How to Stay Optimistic During Hard Times

Inspiring leaders are known for keeping a positive attitude in hard times.

Winston Churchill inspired the british people with radio addresses and speeches during the worst parts of WWII.

FDR encouraged a nation in tatters with his fireside chats during the great depression.

How do they do it? How do leaders, in the face of incredible challenges, remain optimistic and engaged with their work?

Let’s look at some of the key ways leaders find hope in the midst of turmoil:

What are you committed to?

“People are often unreasonable, irrational, and self-centered. Forgive them anyway.” -Mother Teresa

Great leaders center their lives around great commitments. Commitments that exist beyond the conditions they find themselves in.

These are not reasonable commitments, they are commitments beyond reason. Mother Teresa worked with some of the most disadvantaged people in the world, but her commitment to serve, to elevate, and to love was deeply inspiring.

Many of us have commitments that only exist in the moment. We’re committed to loving so long as they love us back, we’re committed to writing so long as we feel inspired, we’re committed to voting so long as the candidate completely aligns with all of our views.

Great leaders get rid of the “so long as”. They are their commitments. They stay committed beyond where other people would stop. This kind of commitment creates its own hope and optimism because it’s the strength of the commitment that matters, not the results of the moment.

How humble are you willing to be?

“For the first couple years you make stuff, it’s just not that good. It’s trying to be good, it has potential, but it’s not. But your taste, the thing that got you into the game, is still killer. And your taste is why your work disappoints you. A lot of people never get past this phase, they quit.” -Ira Glass

Great leaders are willing to be wrong, to learn, to grow, and to find new ways to succeed.

Many of us are full of pride in who we are or were as leaders. This pride exists until we read the edge of our capabilities. When you hit that edge you are humbled by what you don’t know, what you can’t do, and who you have yet to become.

If you allow yourself to be humbled you can pass through the gate and continue down the path.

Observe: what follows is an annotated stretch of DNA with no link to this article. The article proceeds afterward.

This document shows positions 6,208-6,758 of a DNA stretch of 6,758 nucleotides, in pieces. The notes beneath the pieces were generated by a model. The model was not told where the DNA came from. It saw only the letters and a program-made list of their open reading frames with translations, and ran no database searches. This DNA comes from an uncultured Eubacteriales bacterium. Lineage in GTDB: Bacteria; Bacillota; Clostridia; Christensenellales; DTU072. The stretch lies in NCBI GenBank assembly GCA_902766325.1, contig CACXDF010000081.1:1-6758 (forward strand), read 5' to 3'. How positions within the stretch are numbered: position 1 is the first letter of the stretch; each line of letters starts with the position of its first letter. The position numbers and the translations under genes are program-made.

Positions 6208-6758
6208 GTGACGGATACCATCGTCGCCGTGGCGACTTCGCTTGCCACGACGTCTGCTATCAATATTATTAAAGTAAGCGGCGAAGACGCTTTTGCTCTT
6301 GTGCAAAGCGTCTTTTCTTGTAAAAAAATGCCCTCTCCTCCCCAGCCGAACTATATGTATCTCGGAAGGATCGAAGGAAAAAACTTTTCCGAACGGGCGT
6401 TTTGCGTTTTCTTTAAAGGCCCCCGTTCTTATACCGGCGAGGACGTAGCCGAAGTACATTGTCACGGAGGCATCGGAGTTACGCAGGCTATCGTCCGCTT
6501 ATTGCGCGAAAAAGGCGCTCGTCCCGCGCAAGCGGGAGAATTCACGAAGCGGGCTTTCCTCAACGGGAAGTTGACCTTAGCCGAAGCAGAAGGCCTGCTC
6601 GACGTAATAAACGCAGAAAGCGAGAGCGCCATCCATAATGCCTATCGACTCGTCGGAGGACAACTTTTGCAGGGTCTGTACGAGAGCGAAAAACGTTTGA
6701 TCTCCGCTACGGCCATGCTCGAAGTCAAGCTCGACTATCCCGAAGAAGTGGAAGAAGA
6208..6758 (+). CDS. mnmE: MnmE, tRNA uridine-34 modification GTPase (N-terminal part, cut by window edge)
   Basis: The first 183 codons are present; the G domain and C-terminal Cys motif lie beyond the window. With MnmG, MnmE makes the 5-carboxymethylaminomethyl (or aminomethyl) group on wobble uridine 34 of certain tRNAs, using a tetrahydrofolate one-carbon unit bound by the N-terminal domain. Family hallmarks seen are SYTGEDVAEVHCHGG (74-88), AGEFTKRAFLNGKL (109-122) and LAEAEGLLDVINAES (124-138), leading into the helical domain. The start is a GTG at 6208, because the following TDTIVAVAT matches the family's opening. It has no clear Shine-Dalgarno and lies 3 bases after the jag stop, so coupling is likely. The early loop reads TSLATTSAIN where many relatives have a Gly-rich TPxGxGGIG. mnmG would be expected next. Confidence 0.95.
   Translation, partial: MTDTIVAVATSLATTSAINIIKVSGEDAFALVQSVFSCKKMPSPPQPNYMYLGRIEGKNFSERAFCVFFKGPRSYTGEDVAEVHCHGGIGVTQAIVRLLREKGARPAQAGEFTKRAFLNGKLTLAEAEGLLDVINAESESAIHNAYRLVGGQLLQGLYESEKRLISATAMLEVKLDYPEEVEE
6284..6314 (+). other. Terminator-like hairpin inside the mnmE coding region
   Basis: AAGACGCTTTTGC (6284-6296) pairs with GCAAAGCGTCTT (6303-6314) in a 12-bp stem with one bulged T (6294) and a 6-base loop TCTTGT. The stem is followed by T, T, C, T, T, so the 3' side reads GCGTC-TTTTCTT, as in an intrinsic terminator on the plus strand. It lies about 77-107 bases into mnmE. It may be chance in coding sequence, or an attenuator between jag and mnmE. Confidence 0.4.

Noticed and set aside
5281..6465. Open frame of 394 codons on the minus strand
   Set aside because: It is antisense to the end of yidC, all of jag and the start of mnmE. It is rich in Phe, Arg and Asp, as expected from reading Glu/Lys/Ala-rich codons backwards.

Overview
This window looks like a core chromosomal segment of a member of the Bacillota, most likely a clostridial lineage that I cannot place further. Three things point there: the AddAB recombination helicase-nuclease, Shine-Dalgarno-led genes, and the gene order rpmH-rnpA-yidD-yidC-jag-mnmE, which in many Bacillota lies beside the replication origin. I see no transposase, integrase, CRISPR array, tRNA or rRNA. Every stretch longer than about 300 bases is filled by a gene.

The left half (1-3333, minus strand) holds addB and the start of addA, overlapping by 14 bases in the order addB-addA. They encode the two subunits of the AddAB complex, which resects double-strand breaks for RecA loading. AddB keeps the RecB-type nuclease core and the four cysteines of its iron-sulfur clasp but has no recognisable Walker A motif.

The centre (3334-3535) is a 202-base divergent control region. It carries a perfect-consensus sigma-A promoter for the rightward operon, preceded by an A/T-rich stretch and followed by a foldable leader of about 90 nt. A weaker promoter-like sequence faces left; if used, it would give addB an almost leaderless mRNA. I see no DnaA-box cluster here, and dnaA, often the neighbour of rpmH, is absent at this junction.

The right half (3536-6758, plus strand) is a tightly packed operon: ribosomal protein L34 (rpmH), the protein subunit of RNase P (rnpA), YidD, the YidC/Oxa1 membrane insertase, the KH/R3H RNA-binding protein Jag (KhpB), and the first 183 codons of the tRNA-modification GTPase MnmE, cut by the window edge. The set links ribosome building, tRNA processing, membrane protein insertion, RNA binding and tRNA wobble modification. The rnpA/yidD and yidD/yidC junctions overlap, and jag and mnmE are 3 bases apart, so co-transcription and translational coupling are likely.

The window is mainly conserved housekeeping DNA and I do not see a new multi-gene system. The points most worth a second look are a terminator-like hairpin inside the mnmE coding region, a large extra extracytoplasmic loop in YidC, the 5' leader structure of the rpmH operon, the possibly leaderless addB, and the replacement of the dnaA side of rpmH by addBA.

If you refuse the call, you go back to where things felt safe and often become cynical about anything beyond what you currently see is possible.

Great leaders are willing to be humbled in order to go forward. They understand that humility in the face of adversity is not defeat, it’s the doorway to victory.

Are willing to accept what is?

When my master and I were walking in the rain, he would say, ‘Do not walk so fast, the rain is everywhere.’ -Shunryu Suzuki

Great leaders don’t exist in a state of denial or fantastic thinking, they accept what is, and work from there.

Many of us would simply like to forget that the world is on fire. This is true even if the world at large is on fire or if it’s just our personal world that’s burning. Your desire for things to be ok, or ‘normal’ can override your willingness to see things as they are. This denial can lead you to numb out on fantasy, distractions, or even anger that the world is not how it should be.

From this denial, it’s hard to do anything. How can you act on a world you’re not even living in?

Great leaders don’t hide the truth from themselves. While they may paint a picture of possibility for others or even put their faith in an inspiring vision of the world, they start where they are right now. They choose the world as it is, people as they are, and life as it exists as the foundation to build hope on. This radical acceptance grants them an integrity that makes optimism possible.

The SuperHuman Illusion of Leadership

Most people when faced with adversity complain or avoid the challenge of the moment. Great leaders choose to take on the moment, which can create an illusion that they are superhuman.

But they aren’t, and you don’t have to be either.

Leadership is mostly a choice. A choice to find something you’re willing to commit to beyond reason, a choice to be humbled by the growth being offered to you, a choice to accept what is and begin with step one.

The world doesn’t need any more false superheroes. The world needs leaders and people who decide the problem is theirs — even if they didn’t cause it, don’t know how to solve it, and aren’t sure it’s even possible to make a difference.

Optimism isn’t some magic spell you cast, it’s simply a way of relating to the world, something which has to be renewed again and again. You can start now, you can make the choice to lead.

I hope that’s what you choose.


5 thoughts on “How to Stay Optimistic During Hard Times

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